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Changes To Hate Speech Laws Must Uphold The Bill Of Rights Act


Commentary from David Lynch, Director Momentus
Public Relations Ltd

25 May
2021

Introduction

MP
and ACT leader David Seymour has just completed a nationwide
Free Speech Tour speaking about free speech, to counteract
the Government proposing hate speech laws.

The
Government wants to improve and amend hate speech laws, and
create new, hate-motivated offences in the wake of the March
15, 2019 terror attacks in Christchurch.

I was one of
400 people that attended David Seymour’s final address,
which was held in Christchurch on the 13 May.

I have
prepared the following commentary to encourage a wider
public discussion in defence of upholding New Zealand’s
tradition of free speech as a principle that supports the
freedom of an individual or a community to articulate their
opinions and ideas without fear of retaliation, censorship,
or legal
sanction.

Background

Labour is
promising tougher hate speech laws, which David Seymour says
will undermine our fundamental right to freedom of
expression.

He says, “Hate speech laws are
divisive and dangerous, turning debate into a popularity
contest where the majority can silence unpopular
views.”

Prime Minister Jacinda Ardern has
described the kind of language Labour would make unlawful:
‘when you see it, you know
it’.

The law change would make it a crime
to intentionally “stir up, maintain or normalise
hatred” against racial or religious groups through the use
of “threatening, abusive, or insulting”
language.

Offenders would face up to
three years in prison.

Seymour points out
that this is the danger: ‘hate speech is deeply
subjective’.

Threatening others or inciting
violence should be illegal, but something as subjective as
‘offensive’ language should never be
unlawful.

Seymour says that the Freedom of
Expression is one of the most important values our society
has.

It was with this in mind, that Seymour embarked
on his nationwide Free Speech Tour, which was aimed at
discussing how New Zealanders that shared his concerns could
push back against Labour’s hate speech laws and defend
freedom of expression.

Momentus PR
Commentary

In my professional opinion, the
survival of free speech depends on the courage of
individuals who defend it. There are many examples of this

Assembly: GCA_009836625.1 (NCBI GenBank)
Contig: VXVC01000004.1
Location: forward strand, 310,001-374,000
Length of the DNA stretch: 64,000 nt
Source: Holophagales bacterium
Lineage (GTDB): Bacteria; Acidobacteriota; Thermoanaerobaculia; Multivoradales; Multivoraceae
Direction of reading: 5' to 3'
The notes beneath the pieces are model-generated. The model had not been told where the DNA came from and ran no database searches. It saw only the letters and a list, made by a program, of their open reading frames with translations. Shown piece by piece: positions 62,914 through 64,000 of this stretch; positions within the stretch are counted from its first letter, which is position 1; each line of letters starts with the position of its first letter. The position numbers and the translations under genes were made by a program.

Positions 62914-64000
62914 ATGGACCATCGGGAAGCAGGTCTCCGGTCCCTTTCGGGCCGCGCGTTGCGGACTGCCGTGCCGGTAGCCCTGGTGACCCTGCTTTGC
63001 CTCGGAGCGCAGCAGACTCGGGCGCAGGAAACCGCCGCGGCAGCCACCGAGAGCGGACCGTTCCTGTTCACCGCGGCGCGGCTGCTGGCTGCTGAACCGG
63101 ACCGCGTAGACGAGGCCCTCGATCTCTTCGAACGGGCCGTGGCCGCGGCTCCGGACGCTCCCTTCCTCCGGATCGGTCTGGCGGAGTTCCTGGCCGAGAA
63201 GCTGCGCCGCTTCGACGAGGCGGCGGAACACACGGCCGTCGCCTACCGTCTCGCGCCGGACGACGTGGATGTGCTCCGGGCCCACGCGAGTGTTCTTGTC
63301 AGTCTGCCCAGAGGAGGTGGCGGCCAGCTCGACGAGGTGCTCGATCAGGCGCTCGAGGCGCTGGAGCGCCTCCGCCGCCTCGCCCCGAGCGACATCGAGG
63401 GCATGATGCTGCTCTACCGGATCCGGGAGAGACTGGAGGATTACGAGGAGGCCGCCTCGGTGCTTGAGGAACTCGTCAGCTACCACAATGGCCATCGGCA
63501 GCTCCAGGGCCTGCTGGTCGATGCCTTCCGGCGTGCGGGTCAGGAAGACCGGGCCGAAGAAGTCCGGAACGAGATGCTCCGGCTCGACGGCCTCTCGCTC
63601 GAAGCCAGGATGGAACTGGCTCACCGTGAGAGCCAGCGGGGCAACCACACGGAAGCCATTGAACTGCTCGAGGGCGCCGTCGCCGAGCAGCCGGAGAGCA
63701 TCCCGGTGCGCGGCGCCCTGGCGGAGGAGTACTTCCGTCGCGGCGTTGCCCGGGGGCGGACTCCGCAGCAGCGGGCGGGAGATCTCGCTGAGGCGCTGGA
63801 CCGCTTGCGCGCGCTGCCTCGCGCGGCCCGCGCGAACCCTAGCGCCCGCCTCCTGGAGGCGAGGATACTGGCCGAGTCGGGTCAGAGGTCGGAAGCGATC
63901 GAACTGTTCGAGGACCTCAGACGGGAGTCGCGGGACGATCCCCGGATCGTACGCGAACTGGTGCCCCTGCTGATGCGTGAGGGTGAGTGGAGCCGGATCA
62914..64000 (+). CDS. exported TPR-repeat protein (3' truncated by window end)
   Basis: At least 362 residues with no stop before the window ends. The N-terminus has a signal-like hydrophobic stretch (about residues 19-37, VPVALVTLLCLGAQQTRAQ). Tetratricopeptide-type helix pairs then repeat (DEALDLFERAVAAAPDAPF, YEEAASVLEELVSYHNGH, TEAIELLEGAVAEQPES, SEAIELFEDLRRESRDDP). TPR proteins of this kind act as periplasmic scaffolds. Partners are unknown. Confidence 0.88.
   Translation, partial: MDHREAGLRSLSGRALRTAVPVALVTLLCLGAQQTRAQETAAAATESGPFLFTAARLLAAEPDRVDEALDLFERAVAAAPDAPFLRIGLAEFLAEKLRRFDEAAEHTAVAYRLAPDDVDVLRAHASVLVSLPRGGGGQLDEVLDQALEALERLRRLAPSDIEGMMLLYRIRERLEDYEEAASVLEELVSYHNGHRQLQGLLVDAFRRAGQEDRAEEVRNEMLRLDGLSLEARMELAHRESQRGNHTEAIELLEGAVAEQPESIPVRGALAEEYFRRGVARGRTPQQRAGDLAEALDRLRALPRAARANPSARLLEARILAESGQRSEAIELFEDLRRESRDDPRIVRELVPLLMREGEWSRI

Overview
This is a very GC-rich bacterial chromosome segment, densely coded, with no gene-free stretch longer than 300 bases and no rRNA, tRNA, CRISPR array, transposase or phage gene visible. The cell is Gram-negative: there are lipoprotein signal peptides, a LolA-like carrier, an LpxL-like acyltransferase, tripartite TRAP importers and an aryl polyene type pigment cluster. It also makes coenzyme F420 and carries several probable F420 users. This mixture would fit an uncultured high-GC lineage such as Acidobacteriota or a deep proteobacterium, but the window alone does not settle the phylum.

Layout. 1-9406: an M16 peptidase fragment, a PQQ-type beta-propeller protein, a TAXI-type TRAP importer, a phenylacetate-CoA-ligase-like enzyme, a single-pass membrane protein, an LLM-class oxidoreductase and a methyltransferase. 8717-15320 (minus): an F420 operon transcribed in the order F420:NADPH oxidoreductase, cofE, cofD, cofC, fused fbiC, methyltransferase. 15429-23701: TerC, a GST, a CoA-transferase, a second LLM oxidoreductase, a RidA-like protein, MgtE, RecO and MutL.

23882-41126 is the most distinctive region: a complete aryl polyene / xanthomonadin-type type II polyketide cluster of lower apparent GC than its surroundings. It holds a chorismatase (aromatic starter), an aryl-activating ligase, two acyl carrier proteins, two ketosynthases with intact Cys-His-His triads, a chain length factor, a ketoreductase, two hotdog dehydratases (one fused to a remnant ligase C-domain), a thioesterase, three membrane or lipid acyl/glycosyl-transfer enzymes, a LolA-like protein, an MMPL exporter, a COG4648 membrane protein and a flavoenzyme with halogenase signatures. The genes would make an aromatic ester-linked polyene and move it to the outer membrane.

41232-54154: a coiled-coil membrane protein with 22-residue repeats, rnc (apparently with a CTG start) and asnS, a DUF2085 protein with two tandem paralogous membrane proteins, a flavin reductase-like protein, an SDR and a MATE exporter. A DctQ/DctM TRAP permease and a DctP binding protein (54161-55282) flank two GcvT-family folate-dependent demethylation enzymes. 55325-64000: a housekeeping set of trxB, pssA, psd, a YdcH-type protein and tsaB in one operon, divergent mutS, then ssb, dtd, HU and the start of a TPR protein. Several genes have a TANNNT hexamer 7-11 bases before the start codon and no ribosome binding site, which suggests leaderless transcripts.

throughout history.

Free speech is an aspect of
individual self-determination and each of us must ultimately
decide the limits we think appropriate to it. Moreover, part
of the case for free speech is that the upholding of good
shared principles itself requires people to challenge those
principles, so that they are constantly tested and kept
sharp. That applies also to the rules governing free speech
in a particular place and time.

It is understandable
that our Prime Minister might well feel disheartened that
ACT has been campaigning against the hate speech reforms
because the Government is yet to make any decisions.
However, in my opinion, ACT leader David Seymour was totally
justified with his immediate pushback, saying he was equally
“disheartened” by the Prime Minister’s suggestion his party
is not willing to engage.

Seymour is correct, when he
says: “Democracy and the ability to have civil and honest
conversations is already becoming imperilled, which is why
this is the worst possible time to empower lynch mobs who
choose to take offence at ideas they don’t
support.”

There is absolutely no argument that we
could all do better at being respectful in the way we deal
with each other. However, redefining free speech as a
criminal offence will have the opposite effect as it is
inconsistent with how New Zealand must apply its own Rules
of Law without diminishing the freedoms available to it
citizens.

Everyone has the right to freedom of
opinion and expression; this right includes freedom
to hold opinions without interference and to seek, receive
and impart information and ideas through any media and
regardless of frontiers.

Freedom of speech is
a principle that supports the freedom of an individual or a
community to articulate their opinions and ideas without
fear of retaliation, censorship, or legal
sanction.

The term freedom of expression is usually
used synonymously but, in legal sense, includes any activity
of seeking, receiving, and imparting information or ideas,
regardless of the medium used.

The right to freedom of
expression is recognized as a human
right under article 19 of the Universal Declaration of Human
Rights (UDHR)
and recognized in international human
rights law in the International
Covenant on Civil and Political Rights (ICCPR).

The
New Zealand Bill of Rights Act 1990 (section 14) affirms
that “everyone has the right to freedom of expression
,
including the freedom to seek, receive, and impart
information and opinions of any kind in any form. The right
has been interpreted as including the right not to be
compelled to say certain things or to provide certain
information.”

In a speech in Parliament on the 8
December 2020, the Prime Minister promised to work with all
parties to try to close “the gaps in hate speech
legislation”.

In my opinion, it will therefore be
critically important, in the lead up to her introducing any
law change, for all New Zealanders, and in particular the
media, to hold her to account by ensuring any
changes are consistent with the Bill of Rights Act in
upholding the Right to Freedom of Expression for all
citizens.

© Scoop Media

 



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